Breslin Bound: 2023-24 Boys Semifinals Preview

By Geoff Kimmerly senior editor

March 13, 2024

No reigning champs seeking to repeat as an MHSAA Finals champion, but nine hopefuls seeking a first boys basketball title. Six contenders hoping to play in a championship game for the first time, and at least one guaranteed to reach this season’s final day at Breslin Center.

Every team makes its own history, of course. But there are opportunities everywhere at Michigan State this weekend for the final 16 teams playing this season to accomplish something their schools have never achieved before – or at least, in a long time.

Among this group of 16, only three semifinalists are back from last year – Orchard Lake St. Mary’s in Division 1, Niles Brandywine in Division 3 and Wyoming Tri-unity Christian in Division 4. And in addition to those nine teams seeking a first championship, three others are seeking their first since 1985, 1975 and 1938.

DIVISION 1 - Friday
Orchard Lake St. Mary's (25-1) vs Ann Arbor Huron (22-4) - Noon
Zeeland West (20-7) vs North Farmington (23-2) - 2 p.m.

DIVISION 2 - Friday
Flint Powers Catholic (22-5) vs Warren Lincoln (22-4) - 5:30 p.m.
Grand Rapids Christian (25-2) vs Chelsea (21-6) - 7:30 p.m.

DIVISION 3 - Thursday
Niles Brandywine (24-3) vs McBain (25-2) - Noon
Detroit Old Redford (20-7) vs Riverview Gabriel Richard (23-3) - 2 p.m.

DIVISION 4 - Thursday
St. Ignace (21-6) vs Wyoming Tri-unity Christian (22-5) - 5:30 p.m.
Mount Pleasant Sacred Heart (25-2) vs Allen Park Inter-City Baptist (23-4) - 7:30 p.m.

Finals - Saturday
Division 1 - 12:15 p.m.
Division 2 - 6:45 p.m.
Division 3 - 4:30 p.m.
Division 4 - 10 a.m.

Tickets for this weekend’s games are $12 for both Semifinals and Finals and available via the Breslin Center ticket office; for information and links visit the Boys Basketball page.

All Semifinals will be broadcast and viewable with subscription on, and all four Finals will air live Saturday on Bally Sports Detroit – Divisions 4, 3 and 2 on the primary channel and Division 1 on BSD Extra – as well as on the BSD website and app. Audio broadcasts of all Semifinals and Finals will be available free of charge from the MHSAA Network.

The Boys Basketball Semifinals & Finals are sponsored by Sparrow Health System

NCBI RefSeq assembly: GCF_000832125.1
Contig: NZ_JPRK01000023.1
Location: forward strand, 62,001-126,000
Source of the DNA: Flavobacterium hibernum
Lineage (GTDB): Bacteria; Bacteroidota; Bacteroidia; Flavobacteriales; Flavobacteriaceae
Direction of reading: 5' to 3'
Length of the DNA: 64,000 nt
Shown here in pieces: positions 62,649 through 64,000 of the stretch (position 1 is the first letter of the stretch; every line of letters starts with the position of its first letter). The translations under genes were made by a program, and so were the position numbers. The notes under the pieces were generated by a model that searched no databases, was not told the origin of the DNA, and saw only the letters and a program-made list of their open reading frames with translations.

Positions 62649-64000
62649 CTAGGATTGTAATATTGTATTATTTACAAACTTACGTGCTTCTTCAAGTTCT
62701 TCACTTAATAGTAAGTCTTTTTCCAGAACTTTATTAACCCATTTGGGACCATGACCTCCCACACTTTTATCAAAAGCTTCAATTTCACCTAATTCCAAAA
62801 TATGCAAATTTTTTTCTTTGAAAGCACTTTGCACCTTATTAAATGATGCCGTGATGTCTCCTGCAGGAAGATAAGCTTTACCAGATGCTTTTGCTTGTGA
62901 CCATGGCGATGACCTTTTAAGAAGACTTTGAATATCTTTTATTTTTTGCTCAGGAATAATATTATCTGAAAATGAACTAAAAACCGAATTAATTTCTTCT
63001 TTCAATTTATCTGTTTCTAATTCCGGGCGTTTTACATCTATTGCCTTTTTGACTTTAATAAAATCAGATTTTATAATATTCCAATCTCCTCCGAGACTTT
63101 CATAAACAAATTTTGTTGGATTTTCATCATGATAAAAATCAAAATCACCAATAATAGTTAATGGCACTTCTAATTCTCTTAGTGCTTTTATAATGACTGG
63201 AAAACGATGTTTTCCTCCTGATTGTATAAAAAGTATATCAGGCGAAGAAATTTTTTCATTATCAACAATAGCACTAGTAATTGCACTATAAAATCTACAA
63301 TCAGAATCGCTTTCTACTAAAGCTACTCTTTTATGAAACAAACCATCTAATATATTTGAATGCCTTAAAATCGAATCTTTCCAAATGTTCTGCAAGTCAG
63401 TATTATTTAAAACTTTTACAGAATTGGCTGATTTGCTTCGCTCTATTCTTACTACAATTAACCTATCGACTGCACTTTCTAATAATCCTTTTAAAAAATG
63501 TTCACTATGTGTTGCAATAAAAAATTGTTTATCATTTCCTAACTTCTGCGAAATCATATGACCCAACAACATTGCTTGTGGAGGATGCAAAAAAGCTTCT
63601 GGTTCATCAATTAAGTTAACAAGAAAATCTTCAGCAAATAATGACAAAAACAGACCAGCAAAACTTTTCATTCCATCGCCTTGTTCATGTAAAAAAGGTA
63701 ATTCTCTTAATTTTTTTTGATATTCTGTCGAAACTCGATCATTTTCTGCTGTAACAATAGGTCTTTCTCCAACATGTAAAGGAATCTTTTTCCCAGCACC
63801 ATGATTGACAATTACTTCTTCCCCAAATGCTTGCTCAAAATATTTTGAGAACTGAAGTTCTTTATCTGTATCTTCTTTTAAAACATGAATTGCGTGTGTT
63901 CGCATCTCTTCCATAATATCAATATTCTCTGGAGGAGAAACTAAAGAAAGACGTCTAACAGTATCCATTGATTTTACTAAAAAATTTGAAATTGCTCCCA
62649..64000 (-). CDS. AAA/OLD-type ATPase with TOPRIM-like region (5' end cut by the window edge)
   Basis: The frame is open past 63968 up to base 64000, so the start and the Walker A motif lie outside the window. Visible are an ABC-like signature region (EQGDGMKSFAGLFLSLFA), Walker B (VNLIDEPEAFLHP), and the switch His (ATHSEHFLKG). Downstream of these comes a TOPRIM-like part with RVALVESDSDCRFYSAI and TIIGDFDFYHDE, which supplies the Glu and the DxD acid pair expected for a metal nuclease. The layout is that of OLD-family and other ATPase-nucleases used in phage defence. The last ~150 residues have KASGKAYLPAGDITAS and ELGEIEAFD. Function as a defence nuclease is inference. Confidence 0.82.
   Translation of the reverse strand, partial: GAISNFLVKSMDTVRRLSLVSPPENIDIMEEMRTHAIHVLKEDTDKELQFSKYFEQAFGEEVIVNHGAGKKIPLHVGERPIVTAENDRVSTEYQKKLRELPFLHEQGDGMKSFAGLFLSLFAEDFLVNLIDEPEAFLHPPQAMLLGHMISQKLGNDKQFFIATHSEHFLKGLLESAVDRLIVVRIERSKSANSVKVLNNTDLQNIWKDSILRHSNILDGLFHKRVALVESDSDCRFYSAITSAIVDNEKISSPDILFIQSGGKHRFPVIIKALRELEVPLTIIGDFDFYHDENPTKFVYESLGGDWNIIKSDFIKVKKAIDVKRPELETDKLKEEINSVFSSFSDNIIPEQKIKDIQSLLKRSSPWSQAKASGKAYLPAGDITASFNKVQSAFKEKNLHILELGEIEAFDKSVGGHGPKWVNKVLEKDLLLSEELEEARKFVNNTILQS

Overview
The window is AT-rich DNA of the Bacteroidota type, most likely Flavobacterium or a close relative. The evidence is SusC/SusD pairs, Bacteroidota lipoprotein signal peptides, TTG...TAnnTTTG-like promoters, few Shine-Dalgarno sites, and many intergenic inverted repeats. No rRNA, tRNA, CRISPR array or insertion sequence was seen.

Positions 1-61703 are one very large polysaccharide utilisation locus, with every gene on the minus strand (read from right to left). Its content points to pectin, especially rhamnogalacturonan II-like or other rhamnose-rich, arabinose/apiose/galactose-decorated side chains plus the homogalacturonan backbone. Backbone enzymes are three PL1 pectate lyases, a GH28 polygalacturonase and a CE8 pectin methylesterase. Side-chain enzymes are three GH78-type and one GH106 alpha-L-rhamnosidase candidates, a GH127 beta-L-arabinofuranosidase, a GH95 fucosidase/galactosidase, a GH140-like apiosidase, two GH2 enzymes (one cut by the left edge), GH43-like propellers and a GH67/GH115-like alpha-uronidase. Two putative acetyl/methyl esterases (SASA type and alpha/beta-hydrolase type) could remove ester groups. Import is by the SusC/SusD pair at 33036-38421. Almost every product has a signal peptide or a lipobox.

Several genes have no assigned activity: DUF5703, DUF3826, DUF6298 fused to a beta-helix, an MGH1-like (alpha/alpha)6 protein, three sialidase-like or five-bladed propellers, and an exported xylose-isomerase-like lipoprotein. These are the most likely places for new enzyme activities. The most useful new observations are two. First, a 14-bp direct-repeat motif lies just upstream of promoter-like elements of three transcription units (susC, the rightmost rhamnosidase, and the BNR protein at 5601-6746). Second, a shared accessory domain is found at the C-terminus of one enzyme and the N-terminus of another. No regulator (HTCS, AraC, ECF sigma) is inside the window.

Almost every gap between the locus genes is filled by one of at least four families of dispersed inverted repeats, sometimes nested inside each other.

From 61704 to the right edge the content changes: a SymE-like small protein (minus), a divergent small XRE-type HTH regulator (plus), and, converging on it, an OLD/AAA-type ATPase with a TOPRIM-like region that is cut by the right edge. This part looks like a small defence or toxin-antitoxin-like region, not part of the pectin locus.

Here’s a look at the 16 semifinalists (with rankings by MPR and statistics through Regional Finals unless noted):

Division 1

Record/rank: 22-4, No. 15
League finish: Tied for second in Southeastern Conference Red
Coach: Mohammad Kasham, second season (45-7)
Championship history: Division 1 runner-up 2021, Class A runner-up 2010.
Best wins: 54-48 over No. 2 East Lansing in Quarterfinal, 53-50 over No. 35 Wayne Memorial in Regional Final, 54-53 over No. 10 Detroit Catholic Central in Regional Semifinal, 64-53 over No. 32 River Rouge, 59-57 over No. 33 Ann Arbor Pioneer in District Final, 72-71 over No. 19 Grand Rapids Northview, 65-52 over No. 14 Saline.
Players to watch: Macari Moore, jr. 6-3 G (23 ppg, 4.9 rpg, 3.6 apg, 2.3 spg); Justin Latham, 6-6 sr. F (7.5 ppg, 8.3 rpg); Kaleb Brown, 6-3 jr. G (6.4 ppg, 3.2 rpg).
Outlook: Huron has reached at least the Quarterfinals both seasons under Kasham, who previously served as an assistant coach for 16 years. The team’s only losses were twice to Pioneer – avenged in the District Final – and once to Saline and Bloomfield Hills Brother Rice. Huron also has wins over two teams playing at Breslin this weekend – Division 2 Chelsea 72-48 and Division 3 Detroit Old Redford 72-38. Junior 6-4 guard Jaydon Keefer (6.7 ppg, 47 3-pointers entering the week) gives the River Rats an all-junior starting backcourt.

Record/rank: 23-2, No. 3
League finish: Tied for first in Oakland Activities Association Red
Coach: Todd Negoshian, 13th season (209-73)
Championship history: Class A runner-up 2016.
Best wins: 62-51 over No. 32 River Rouge in Quarterfinal, 54-53 over No. 7 Warren De La Salle Collegiate in Regional Final, 47-28 over No. 27 Muskegon Reeths-Puffer, 61-46 over No. 11 West Bloomfield, 66-57 over No. 42 Zeeland West, 58-46 over No. 37 Detroit Martin Luther King, 67-62 (OT) and 54-51 over Division 2 No. 8 Ferndale.
Players to watch: Tyler Spratt, 6-5 G/F sr. (16 ppg, 8.0 rpg, 4.0 spg); Landon Williams, 6-4 sr. G (14.0 ppg, 5.0 apg, 4.0 spg); Dylan Smith, 6-9 sr. C (14.9 ppg, 9.0 rpg).
Outlook: North Farmington won its third-straight District title and second-straight league championship on the way to this first trip to Breslin since its 2016 runner-up finish. The Raiders navigated their annually tough schedule with the only losses to West Bloomfield and Grand Rapids Northview, both over the course of nine days midseason. Guard Will MacShara gives North Farmington a fourth senior in the starting lineup, and junior guard Rob Smith (12.4 ppg) gives the Raiders a fourth starter averaging double-digit scoring.